Spoiled for Choices
In the Pacific Northwest we can grow more species of plants than anywhere else in the world, except for the tropics, and that’s because of orchid species.
Meanwhile, plant hunters hang from mountainsides in China to gather plant specimen. Then plants and seeds are gathered and carefully shipped to collectors mostly in England. Then hybridizers take some of those specimens and spend years manipulating them into their idea of either perfect or highly saleable plants and then more than a hundred years later…we buy them at the local nursery.
That’s REALLY impressive!
Two plants filtered down to us by those hunters and hybridizers are winter stars in South Sound gardens, Viburnum x bodnantense ‘Dawn’ and Daphne odora
‘Dawn’ and a Difficult Daphne
Viburnum x bodnantense ‘Dawn’ is a winter flowering pink budded shrub in bloom right now in the South Sound. You will probably smell it before you see it. It has the sweetest scent and pink clusters of flowers that shine like beacons in the bare winter landscape. It grows 8 feet tall and wide in a sunny location. It’s parent plant, Viburnun ferreri was discovered in China by English plant collector Reginald Ferrer, a horticultural rock star. ‘Dawn’ is an easy one to grow.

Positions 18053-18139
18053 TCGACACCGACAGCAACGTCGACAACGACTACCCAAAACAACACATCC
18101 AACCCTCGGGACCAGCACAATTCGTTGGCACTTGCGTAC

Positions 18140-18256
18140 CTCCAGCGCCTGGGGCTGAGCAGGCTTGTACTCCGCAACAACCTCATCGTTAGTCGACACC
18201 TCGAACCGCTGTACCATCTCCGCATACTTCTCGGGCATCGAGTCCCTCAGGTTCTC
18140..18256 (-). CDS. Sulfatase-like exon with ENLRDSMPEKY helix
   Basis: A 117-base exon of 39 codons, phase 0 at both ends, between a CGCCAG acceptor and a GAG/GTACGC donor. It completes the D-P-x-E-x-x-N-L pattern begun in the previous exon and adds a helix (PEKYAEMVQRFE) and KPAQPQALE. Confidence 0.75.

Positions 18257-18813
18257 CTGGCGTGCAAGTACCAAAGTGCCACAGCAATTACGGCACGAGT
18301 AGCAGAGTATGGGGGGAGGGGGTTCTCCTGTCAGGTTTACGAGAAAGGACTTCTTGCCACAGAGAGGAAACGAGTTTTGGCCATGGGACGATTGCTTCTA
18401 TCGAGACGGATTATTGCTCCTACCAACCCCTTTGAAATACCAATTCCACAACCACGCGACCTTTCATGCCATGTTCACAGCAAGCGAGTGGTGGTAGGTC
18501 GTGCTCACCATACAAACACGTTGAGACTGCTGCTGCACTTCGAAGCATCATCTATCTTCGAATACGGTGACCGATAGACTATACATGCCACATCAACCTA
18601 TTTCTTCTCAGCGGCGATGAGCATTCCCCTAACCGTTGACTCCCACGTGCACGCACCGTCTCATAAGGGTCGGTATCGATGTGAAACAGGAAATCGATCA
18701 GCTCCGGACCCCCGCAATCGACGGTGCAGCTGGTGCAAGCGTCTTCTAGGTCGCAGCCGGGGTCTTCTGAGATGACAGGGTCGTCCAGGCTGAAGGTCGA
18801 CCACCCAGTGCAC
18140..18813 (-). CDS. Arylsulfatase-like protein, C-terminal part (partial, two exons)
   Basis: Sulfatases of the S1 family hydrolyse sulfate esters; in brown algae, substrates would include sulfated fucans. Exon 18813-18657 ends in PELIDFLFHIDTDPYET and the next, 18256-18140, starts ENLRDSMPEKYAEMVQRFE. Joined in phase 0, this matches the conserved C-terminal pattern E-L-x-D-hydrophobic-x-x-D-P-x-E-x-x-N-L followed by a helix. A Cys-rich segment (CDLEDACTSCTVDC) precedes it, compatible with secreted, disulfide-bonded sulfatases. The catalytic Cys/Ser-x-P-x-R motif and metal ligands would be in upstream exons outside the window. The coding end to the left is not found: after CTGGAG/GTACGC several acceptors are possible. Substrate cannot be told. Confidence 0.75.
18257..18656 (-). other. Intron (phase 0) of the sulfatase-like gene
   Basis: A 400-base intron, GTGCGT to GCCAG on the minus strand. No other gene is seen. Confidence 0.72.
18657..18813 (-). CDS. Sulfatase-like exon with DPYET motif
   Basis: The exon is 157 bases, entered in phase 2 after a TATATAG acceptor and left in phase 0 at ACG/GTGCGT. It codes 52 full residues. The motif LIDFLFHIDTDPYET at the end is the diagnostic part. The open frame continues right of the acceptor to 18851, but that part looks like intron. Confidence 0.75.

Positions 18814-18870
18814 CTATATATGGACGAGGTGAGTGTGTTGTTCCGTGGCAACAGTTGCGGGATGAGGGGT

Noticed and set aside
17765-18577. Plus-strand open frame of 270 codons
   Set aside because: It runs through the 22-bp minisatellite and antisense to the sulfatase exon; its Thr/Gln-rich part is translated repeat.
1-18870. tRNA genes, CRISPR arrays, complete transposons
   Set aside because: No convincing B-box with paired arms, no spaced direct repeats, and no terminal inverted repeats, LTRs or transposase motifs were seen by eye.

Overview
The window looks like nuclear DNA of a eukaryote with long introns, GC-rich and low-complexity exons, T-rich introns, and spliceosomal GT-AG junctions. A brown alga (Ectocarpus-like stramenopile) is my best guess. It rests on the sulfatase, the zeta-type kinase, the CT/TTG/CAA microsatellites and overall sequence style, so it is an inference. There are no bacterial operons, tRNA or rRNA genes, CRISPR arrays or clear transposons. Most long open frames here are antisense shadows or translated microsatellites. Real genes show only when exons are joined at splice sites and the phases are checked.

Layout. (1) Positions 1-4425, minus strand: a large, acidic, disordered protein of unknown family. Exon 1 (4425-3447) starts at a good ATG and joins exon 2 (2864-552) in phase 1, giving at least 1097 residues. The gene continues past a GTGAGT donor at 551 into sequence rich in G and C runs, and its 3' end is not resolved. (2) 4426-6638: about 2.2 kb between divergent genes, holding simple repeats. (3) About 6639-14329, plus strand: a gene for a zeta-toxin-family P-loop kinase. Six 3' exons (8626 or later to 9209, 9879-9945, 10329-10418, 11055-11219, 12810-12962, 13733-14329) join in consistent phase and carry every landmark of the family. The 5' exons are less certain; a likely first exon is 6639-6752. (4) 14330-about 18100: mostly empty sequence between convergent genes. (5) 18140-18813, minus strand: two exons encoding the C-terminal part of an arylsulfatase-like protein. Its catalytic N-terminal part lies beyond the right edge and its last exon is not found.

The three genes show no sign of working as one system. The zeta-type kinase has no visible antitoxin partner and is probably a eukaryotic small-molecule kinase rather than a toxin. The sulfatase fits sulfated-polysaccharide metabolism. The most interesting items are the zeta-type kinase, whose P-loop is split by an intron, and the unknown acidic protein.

Daphne odora is another pink budded shrub that gives a blah winter garden a fragrant punch. If you have tried this winter Daphne you’ll know that it doesn’t matter how well you garden or how much you know about plants. It has a mind of its own. It is unpredictable and temperamental. Benjamin Torin who discovered the Daphne in China sent only one shipment of plants back to England and D. odora was among them. He was drawn in by its spicy sweet fragrance. Where V. x bodnantense ‘Dawn’ is easy, Daphne odora is a challenge.
Hats off if you kept one alive for several years. You managed to succeed where many just got mad and quit, much like the Daphne. And we still keep buying them.
Collectors crossed rivers, climbed mountains and hung from cliffs to find new plants like Viburnum and Daphne. Then it was the hybridizers’ turn.
“Visions of Loveliness” by Judith M. Taylor
“Visions” is subtitled: ‘great hybridizers of the past’ but don’t let that scare you away. If you are a horticultural history nerd, Judith M. Taylor’s comprehensive “behind the scenes in the plant world” book will keep you on the edge of your fact-filled seat. It reads like a research paper, dense with information and organized for study.
If you would rather pleasure read than study, there are still plenty of good tidbits. What’s the story behind Burpee Seeds? Sutton Seeds? Ball Seed Company? Who is Joseph Banks? Many familiar names pop up and cross paths.
Search by country, hybridizer or plant to really get “in the weeds” of the world of horticulture. It is the perfect hort-head gift.
Ohio University Press, 417 p. $29.95